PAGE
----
When we got engaged, the question of what we wanted from our wedding opened up a new way to start a life together, says Sameera Gokal, former Communications Associate with Aga Khan Foundation in Washington D.C. Here is her story on how they turned their wedding into an opportunity for giving:
When my fiancé and I changed our wedding plans, we weren’t exactly sure how people would respond. However, celebrating the event with our shared gift rather than a big party turned out to be the best decision we could have made!
Kashif and I met last year in March 2015 through a mutual friend, whose cousin had invited me to a birthday dinner. I was taking a French class and had an exam that evening, and I wasn’t sure whether I could go to the dinner. At the last minute I decided to attend. The mutual friend introduced us and the rest is history! Within a few days of talking, we both knew this was it: we were made for each other.
We’re both Ismaili Muslims so we had a lot of shared background but a few differences as well. Kashif was born and raised in Houston; I was born in Pakistan and grew up in Atlanta.
In late July Kashif surprised me for my birthday by flying to Washington, DC where I was working for the Aga Khan Foundation (AKF). He proposed while we were viewing the beautiful DC skyline. And of course, I said yes! We celebrated with our families the following month. By September we were making wedding plans.
At first we planned to have a destination wedding. We got pretty far along when we asked ourselves, “Is this truly our fairy-tale wedding?” Did we really want to spend tens of thousands of dollars on an elaborate wedding? Or would we feel better contributing to the less fortunate?
Syrian refugees fleeing the violence in their country were very much in the news. We realized it would be much more meaningful for us to make a gift of our wedding. We decided to do it in two ways: Our own gift would come from simplifying our wedding plans: we would give the money we saved by holding a simpler wedding to a worthy cause that is dear to our hearts. We wanted one of our first acts as husband and wife to be an expression of our passion for helping others, and we decided to sponsor Syrian refugee children. Our hope is that the gift of education will enable them to sustain their own and their families’ livelihoods in the future. We’re talking with SOS Children’s Villages and AKF to see how that donation will work best.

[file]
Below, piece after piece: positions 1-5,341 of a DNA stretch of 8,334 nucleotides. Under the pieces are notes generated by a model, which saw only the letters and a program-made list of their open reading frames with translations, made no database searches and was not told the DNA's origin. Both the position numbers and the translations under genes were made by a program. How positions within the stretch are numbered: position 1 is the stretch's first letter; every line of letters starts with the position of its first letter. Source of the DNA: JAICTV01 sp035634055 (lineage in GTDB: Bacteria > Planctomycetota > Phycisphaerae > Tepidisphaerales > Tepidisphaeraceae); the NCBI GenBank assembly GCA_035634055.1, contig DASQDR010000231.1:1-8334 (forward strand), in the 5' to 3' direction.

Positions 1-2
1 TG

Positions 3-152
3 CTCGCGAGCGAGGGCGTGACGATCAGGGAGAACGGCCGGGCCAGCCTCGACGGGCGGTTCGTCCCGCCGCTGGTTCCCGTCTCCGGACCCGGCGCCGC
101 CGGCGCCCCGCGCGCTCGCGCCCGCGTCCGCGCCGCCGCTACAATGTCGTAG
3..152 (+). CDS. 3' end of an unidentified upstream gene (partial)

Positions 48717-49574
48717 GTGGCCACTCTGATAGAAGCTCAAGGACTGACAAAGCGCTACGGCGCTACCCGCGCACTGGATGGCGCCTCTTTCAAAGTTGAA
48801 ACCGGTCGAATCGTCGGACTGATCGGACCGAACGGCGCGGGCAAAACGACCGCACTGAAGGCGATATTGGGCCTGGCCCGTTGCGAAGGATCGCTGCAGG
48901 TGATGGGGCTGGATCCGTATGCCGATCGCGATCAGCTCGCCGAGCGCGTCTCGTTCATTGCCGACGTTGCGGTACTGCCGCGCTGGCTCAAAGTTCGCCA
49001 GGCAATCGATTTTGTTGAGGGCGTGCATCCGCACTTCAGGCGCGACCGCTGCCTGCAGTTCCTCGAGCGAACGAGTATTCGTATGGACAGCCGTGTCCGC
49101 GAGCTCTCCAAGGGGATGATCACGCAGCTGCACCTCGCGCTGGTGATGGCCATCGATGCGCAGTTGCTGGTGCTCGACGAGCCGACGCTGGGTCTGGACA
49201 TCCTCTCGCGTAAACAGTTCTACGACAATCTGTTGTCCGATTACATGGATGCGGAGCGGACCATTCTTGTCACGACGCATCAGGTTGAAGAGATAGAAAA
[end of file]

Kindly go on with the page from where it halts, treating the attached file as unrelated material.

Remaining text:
For the second part, we will direct all monetary gifts given in our honor to the Aga Khan Foundation. I’ve been involved with AKF since I was a teenager, first as a volunteer and later as a staff member. I knew I could trust completely that the funds would be used effectively.
By the time we decided to change our plans, the wedding was right around the corner. But we managed to plan an entire wedding in just three weeks! We knew our families would be supportive of our decision. Still, in the back of my mind I wondered how to present our choice. We told our parents and my siblings first. Everyone was super happy and gave us their blessings. They only wanted to be sure that this type of wedding would make us happy. We appreciated their support and hoped that others would feel the same way.
So I immediately sent an e-vite to our family and close friends, explaining our plans to make the celebration of our wedding into a gift to those who are less fortunate. In our tradition, weddings typically last four days, but we condensed ours to two days. We combined the Mehndi and Pithi on January 9th, and we held the main ceremony, Nikah, on January 10th.
Everyone was very understanding and supportive! From then until now, many people have asked us, “How did you do this?” I think a lot of people see how the cultural trend, encouraged by TV shows, magazines and online wedding sites, has gone a little far in extravagance. They also want a way to give back as they share the joy of the occasion. It just takes one couple to do something different. It has meant a lot to Kashif and me to offer another way. Other couples have already told us that they want to do something similar, and we hope that, together, we are starting a new trend.
Even more than what it may mean for others, the gift means the world to us. Back when we made this decision, we had long talks about how our wedding would make us feel through the rest of our lives. What really is our fairy-tale wedding? Giving back in this way feels so much more meaningful for us now. And it will mean a lot to us in the future.
It means starting our life together with that shared passion.
If you’re interested in giving with your event in this way, please email RD.firstname.lastname@example.org.